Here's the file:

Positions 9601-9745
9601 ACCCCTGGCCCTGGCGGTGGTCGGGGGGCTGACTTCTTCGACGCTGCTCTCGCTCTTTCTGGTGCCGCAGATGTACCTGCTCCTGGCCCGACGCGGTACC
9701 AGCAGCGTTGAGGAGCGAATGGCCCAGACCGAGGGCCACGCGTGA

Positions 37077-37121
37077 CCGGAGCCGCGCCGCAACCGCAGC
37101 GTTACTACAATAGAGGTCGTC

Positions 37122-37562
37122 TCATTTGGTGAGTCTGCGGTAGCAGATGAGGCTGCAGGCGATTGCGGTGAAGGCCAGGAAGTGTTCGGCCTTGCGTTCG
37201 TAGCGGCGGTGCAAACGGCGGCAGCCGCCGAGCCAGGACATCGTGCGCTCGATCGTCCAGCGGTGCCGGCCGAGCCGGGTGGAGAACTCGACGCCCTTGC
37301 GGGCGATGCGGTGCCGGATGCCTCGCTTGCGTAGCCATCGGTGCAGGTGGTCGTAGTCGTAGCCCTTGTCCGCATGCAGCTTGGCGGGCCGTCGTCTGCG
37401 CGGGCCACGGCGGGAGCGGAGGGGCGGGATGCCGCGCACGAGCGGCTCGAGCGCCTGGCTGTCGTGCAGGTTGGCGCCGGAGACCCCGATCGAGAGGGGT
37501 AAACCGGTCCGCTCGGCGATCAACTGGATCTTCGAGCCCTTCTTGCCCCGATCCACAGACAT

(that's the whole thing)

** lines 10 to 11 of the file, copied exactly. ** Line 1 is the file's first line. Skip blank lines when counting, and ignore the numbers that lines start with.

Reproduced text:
37301 GGGCGATGCGGTGCCGGATGCCTCGCTTGCGTAGCCATCGGTGCAGGTGGTCGTAGTCGTAGCCCTTGTCCGCATGCAGCTTGGCGGGCCGTCGTCTGCG
37401 CGGGCCACGGCGGGAGCGGAGGGGCGGGATGCCGCGCACGAGCGGCTCGAGCGCCTGGCTGTCGTGCAGGTTGGCGCCGGAGACCCCGATCGAGAGGGGT